The awaited 2012 Tax Reform Act #1607 enacted on December 26, availed taxpayers with certain settlement facilities. These facilities are available for a limited time only, as the powers granted to the service expire on August 31 2013. If a taxpayer wants to benefit from these facilities the corresponding settlement must be entered on or before that date.
The negotiations and the required paperwork and procedures to enter into a settlement with the service can be lengthy and complex. Therefore, interested parties must move rapidly to review eligibility for the facilities and initiate the required actions with the service.
ITR: Are you seeing any trends in the types of dispute cases the Colombian tax authorities are taking up, and those where they are succeeding in the courts?
Expensive disputes regarding aggressive bank debit tax (BDT) mitigation strategies offered by financial service providers and transfer pricing application, specifically in the mining industry, have been frequent in recent years.
These have not yet reached a final ruling stage, so it is hard to anticipate the success rate of the service in these disputes and, because of the settlement facilities temporarily offered by the recent 2012 Tax Reform Act, we may never get to know whether the service would have succeeded.
The service is always willing to pursue their challenges in all areas of tax in the tax courts, partly because, in the regular tax dispute landscape the lack of authorisation to negotiate with taxpayers imposes a duty to pursue disputes until a final ruling is entered, unless the taxpayer fully accepts the service’s challenges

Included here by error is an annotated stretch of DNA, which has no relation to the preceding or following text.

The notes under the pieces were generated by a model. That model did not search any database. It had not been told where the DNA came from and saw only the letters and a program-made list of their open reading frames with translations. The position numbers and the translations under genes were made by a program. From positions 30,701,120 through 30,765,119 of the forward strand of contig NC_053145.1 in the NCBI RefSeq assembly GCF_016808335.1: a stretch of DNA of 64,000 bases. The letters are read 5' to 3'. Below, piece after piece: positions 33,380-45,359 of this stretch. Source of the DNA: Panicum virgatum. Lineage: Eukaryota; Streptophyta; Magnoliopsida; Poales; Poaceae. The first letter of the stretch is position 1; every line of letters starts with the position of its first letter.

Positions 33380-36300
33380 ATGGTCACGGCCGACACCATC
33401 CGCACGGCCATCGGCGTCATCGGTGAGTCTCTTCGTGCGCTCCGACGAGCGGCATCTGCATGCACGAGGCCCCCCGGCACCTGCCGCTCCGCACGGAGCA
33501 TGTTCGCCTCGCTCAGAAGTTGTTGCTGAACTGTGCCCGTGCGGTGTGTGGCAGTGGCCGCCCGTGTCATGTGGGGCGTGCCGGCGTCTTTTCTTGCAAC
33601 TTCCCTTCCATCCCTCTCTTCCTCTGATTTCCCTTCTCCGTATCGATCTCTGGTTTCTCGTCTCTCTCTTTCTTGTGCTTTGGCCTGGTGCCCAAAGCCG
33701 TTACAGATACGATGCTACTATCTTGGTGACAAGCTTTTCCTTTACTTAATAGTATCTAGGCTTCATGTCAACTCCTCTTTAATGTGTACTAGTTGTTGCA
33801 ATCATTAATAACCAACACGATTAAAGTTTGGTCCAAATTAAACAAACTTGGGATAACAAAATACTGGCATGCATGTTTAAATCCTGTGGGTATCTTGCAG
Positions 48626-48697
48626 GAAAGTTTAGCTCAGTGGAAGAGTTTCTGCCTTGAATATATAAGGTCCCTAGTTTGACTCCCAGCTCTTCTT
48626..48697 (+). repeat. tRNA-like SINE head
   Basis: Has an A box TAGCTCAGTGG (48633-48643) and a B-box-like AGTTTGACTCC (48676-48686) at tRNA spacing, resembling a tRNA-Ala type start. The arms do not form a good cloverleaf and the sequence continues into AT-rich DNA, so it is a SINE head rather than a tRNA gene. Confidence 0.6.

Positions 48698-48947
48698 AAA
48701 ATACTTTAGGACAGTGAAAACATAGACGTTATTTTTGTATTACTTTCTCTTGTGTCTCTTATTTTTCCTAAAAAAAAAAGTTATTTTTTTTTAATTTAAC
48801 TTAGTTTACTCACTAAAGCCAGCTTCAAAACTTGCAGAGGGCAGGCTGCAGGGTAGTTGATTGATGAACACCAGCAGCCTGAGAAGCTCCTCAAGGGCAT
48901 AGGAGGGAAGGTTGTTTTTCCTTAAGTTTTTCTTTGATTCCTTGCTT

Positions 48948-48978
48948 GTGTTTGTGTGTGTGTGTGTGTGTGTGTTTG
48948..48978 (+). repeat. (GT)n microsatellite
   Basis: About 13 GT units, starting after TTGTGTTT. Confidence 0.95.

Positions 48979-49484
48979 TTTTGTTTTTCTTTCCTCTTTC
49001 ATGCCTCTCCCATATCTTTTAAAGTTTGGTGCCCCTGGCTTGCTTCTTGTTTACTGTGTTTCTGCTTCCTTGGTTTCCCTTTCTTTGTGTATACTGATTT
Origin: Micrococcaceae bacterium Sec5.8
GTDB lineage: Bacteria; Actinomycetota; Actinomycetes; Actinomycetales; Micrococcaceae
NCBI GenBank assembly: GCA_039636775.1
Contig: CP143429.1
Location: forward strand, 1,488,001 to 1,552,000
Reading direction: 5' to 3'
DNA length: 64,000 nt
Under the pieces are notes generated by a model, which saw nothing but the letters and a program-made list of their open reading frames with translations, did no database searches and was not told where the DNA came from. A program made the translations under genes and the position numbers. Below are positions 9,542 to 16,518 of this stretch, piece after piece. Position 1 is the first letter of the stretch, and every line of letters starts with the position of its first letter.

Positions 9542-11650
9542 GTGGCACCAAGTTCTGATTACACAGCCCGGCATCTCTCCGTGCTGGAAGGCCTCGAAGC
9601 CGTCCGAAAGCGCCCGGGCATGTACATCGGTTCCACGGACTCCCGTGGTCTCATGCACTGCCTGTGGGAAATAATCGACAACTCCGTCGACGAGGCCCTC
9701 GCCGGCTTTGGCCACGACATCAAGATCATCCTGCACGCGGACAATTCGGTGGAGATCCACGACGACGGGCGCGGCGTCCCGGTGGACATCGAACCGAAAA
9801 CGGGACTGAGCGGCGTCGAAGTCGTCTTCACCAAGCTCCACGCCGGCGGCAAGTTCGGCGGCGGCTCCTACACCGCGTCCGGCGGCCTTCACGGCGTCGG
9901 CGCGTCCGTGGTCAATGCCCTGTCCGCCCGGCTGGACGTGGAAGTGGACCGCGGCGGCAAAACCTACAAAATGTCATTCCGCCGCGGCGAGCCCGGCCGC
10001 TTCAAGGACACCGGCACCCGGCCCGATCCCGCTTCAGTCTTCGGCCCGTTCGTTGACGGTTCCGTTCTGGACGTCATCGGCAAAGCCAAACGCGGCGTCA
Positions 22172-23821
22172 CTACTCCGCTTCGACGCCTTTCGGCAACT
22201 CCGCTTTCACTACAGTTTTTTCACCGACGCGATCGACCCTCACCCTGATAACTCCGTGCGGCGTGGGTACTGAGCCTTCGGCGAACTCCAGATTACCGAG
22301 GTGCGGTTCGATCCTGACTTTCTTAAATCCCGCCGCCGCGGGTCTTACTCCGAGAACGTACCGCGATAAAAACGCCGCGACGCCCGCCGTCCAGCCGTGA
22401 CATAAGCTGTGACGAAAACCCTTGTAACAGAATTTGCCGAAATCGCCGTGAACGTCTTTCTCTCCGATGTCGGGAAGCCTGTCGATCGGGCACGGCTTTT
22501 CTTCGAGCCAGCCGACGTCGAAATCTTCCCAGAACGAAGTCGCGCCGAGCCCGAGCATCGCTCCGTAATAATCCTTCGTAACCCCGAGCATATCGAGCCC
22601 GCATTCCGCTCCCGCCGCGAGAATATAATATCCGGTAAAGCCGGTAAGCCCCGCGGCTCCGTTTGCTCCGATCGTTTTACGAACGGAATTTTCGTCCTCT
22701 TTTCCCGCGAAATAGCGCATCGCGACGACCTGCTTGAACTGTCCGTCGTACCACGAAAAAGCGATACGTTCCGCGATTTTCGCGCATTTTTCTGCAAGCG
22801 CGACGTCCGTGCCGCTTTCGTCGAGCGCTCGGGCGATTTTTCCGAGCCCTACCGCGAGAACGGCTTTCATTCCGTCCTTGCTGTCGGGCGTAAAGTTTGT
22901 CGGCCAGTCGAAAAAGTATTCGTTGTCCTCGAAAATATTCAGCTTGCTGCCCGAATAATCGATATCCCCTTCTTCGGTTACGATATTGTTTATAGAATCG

ITR: What do you think multinationals in Colombia can expect from the Colombian tax authorities in future?
AR: The 2012 Tax Reform Act is introducing a set of statutory specific anti-avoidance provisions with respect to tax-free reorganisations and also the ability to lift the corporate veil in certain tax fraud cases. The Act is also introducing a general anti-avoidance rule (GAAR) that is potentially applicable to any transaction and that effectively shifts the burden of proof to taxpayers in transactions meeting certain key statutory features.
These newly introduced anti-avoidance rules are relatively complex and promise to be a cause for concern in all matters dealing with tax planning.
With these new rules, previously legitimate tax avoidance strategies may become obsolete, with taxpayers fearing scrutiny under new standards containing the undefined business purpose threshold.
It will very likely take time before the development of consistent doctrine and case law regarding the tests for the business purpose threshold, which is undefined by the statute that merely states that the drivers for a transaction must be beyond tax.
Both the service and taxpayers are at the beginning of the learning curve with the new rules and face a period of uncertainty deriving from their application to specific cases, which will likely result in a number of disputes about how the newly introduced standards apply.
The service has a duty to develop strategies to use these new tools in the fight against tax evasion reasonably and with due care, without abusing them in detriment of their overall standing before the tax court.
Regarding alternative dispute resolution, it is hard to anticipate whether the Colombian lawmakers will at last lift the service’s ban on negotiating with the taxpayer. It seems very unlikely in the short term and the lawmakers will probably maintain the current approach of granting these powers to the service only from time to time and on a temporary basis. In recent years the service has improved electronic real time reporting for large taxpayers.Adrian Rodriguez (email@example.com) of Lewin & Wills.